Canning chicken & rabbit stock question

Discussion in 'Preserving the Harvest' started by Treewhisper, Mar 3, 2013.

  1. Treewhisper

    Treewhisper Well-Known Member

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    Hi folks
    Every recipe i find in my books and on the internet says i need a pressure canner to can chicken & rabbit stock but i i dont have a pressure canner.

    Can it be done safely by water bath or is it too risky? If it can be done by water bath can you tell me the time for pint and quart jars?

    Thanks!
     
  2. froebeli

    froebeli Lovin' the Country Life

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    Sorry to be the bearer of bad news, but you NEED a pressure canner for meat. You can't kill the bacteria present without the higher temps achieved with the pressure.

    Look for deals on line or search for a used one, but you won't be sorry for incurring the expense after you've tried one.
     
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  3. suitcase_sally

    suitcase_sally Well-Known Member Supporter

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    Bring a big ol' pot of water to low heat and drop in your quart jars making sure you have a rack for the jars. Set the heat to "HIGH" and your timer to "FOREVER". Every few hours, add more boiling water. Set your alarm for every 3-4 hours so you can get up in the middle of the night to add water to the pot. If, after a week or so, you need a quart of stock, just pick one out of the pot and use. By keeping the pot of water boiling away, you are, in essence, "preserving" your stock. :peep:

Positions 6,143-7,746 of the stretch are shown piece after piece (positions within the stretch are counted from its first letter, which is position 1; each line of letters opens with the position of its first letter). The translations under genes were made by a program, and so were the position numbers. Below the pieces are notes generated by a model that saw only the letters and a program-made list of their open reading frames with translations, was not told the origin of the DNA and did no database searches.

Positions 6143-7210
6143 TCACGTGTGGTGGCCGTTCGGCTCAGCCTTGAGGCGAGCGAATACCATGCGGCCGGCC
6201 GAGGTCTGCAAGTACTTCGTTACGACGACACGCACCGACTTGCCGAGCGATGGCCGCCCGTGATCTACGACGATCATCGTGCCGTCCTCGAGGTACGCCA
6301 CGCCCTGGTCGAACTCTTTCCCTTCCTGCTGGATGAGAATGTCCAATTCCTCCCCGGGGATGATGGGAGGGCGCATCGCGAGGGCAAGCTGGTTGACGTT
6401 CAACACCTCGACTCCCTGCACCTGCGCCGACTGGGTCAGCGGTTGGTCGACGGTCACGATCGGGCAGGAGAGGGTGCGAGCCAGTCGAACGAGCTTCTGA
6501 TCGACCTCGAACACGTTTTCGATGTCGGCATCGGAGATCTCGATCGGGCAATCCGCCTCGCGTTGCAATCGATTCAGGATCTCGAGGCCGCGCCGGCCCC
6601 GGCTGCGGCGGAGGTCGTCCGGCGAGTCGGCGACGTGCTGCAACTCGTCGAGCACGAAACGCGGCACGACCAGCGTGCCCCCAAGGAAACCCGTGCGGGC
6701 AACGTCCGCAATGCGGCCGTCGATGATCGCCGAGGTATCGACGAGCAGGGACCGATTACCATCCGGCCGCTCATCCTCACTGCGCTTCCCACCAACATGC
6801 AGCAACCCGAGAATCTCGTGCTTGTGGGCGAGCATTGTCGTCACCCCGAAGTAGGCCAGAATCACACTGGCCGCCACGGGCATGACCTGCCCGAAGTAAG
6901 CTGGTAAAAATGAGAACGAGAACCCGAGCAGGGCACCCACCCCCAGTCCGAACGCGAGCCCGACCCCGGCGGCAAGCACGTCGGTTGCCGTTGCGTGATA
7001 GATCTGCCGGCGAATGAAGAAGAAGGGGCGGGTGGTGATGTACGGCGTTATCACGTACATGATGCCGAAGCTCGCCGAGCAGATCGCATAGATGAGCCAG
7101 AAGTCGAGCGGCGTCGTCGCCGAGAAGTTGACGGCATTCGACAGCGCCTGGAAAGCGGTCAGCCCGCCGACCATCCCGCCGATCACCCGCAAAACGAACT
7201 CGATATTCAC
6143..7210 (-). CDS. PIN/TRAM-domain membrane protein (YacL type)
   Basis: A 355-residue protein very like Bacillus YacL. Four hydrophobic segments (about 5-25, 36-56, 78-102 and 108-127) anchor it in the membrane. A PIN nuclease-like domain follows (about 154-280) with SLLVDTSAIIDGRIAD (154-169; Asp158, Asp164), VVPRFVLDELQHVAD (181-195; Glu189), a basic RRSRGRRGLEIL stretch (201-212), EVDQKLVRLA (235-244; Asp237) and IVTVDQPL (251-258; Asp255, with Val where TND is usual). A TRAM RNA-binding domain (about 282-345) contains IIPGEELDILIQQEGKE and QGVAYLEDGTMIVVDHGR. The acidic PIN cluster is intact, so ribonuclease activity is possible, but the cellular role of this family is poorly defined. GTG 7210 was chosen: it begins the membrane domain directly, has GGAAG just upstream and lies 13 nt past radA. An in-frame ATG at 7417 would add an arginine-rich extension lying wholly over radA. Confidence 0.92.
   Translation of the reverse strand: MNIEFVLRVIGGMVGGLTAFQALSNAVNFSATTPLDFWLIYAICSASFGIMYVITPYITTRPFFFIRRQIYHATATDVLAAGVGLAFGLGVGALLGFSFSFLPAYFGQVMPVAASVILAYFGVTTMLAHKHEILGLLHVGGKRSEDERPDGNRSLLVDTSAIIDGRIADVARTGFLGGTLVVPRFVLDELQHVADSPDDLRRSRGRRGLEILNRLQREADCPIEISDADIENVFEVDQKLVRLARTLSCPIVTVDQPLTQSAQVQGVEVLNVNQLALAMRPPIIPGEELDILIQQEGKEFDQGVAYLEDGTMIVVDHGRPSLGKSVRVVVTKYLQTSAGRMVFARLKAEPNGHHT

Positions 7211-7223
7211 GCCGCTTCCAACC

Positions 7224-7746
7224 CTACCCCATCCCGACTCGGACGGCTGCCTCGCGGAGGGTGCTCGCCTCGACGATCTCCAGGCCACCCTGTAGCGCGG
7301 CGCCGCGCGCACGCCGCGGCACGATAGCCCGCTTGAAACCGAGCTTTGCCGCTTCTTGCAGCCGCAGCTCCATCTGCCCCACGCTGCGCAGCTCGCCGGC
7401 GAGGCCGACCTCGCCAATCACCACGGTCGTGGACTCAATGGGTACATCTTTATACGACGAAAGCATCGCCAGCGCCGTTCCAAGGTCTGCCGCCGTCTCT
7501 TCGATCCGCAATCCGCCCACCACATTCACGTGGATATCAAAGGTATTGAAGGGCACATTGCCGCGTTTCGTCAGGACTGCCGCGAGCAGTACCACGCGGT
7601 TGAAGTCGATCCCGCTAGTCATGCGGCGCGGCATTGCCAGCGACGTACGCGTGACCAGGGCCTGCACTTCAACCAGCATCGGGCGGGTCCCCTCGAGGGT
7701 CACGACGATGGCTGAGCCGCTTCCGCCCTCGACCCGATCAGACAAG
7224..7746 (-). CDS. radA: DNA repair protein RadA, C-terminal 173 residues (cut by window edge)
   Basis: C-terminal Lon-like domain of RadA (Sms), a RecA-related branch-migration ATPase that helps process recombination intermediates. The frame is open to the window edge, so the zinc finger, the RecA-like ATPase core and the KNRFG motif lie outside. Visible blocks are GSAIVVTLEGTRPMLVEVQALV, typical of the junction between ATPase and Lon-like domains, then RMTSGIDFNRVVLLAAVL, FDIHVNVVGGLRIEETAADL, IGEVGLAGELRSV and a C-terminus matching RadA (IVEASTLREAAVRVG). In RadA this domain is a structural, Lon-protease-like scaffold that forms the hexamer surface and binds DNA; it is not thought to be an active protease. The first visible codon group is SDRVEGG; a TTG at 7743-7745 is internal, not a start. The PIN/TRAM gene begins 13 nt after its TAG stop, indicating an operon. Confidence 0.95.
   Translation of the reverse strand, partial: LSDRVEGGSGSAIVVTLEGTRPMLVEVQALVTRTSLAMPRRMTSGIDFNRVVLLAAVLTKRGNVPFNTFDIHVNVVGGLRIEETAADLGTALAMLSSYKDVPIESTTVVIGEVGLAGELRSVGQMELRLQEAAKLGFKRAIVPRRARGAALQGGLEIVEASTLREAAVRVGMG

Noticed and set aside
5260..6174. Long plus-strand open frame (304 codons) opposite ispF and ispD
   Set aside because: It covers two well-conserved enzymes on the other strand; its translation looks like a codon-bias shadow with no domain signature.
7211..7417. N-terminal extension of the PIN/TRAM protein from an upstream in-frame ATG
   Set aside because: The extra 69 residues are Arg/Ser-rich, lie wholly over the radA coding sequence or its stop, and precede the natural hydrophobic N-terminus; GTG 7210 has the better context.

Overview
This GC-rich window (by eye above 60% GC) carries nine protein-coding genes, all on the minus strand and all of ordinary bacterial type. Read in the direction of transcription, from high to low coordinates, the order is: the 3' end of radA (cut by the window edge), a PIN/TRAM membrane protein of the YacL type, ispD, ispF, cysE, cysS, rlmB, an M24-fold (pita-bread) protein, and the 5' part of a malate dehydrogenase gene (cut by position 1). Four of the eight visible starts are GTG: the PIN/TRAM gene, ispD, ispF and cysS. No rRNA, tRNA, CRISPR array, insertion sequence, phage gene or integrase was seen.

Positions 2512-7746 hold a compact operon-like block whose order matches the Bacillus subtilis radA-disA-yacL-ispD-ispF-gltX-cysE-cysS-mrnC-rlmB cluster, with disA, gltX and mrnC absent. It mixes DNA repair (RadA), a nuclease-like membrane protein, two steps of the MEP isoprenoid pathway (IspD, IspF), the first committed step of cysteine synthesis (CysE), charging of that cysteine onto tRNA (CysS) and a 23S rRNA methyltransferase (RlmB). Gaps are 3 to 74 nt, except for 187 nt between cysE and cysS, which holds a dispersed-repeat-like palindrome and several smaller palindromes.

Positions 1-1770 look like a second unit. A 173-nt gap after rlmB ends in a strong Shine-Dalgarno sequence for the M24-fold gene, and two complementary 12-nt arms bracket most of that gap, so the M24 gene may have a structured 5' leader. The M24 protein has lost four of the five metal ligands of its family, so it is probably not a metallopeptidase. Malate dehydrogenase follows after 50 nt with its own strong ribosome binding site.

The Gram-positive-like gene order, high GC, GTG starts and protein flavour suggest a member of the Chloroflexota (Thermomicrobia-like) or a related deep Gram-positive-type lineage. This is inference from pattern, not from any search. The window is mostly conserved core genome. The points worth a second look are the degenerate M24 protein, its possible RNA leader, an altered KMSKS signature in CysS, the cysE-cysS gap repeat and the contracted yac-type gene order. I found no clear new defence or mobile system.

4. margoC

    margoC Well-Known Member

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    You need a pressure canner. You don't "need" an all american, whatever walmart has will work.

    Once you have one you will find all kinds of things to can. I can venison, beef, chicken, beans. . .

    Its nice to be able to make stew or stroganoff in 15 minutes! If my freezer breaks or there is an extended power outage I can can the meat. Its my backup plan.
     
  5. MichaelK!

    MichaelK! Well-Known Member

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    You can sucessfully boiling water can safely only those products that are acidic, with a pH of less than 4.5. Things like sour pickles, jellies, jams, sourkraut, ect.

    For meat product or anything else that's not acidic only pressure canning will kill botulism spores that might be present.

    Canning does NOT have to be expensive though. I bought a used Presto canner at the flea market for just 15$. It works just fine. I bought another no-name brand at the flea market, new in the box for 10$. Both have been sucessfully used to can meat products at home.

    I happen to have autoclaving thermometers that record temperatures as high at 125C, and every used canner I've ever tested worked just fine, assuming it had a usable gasket.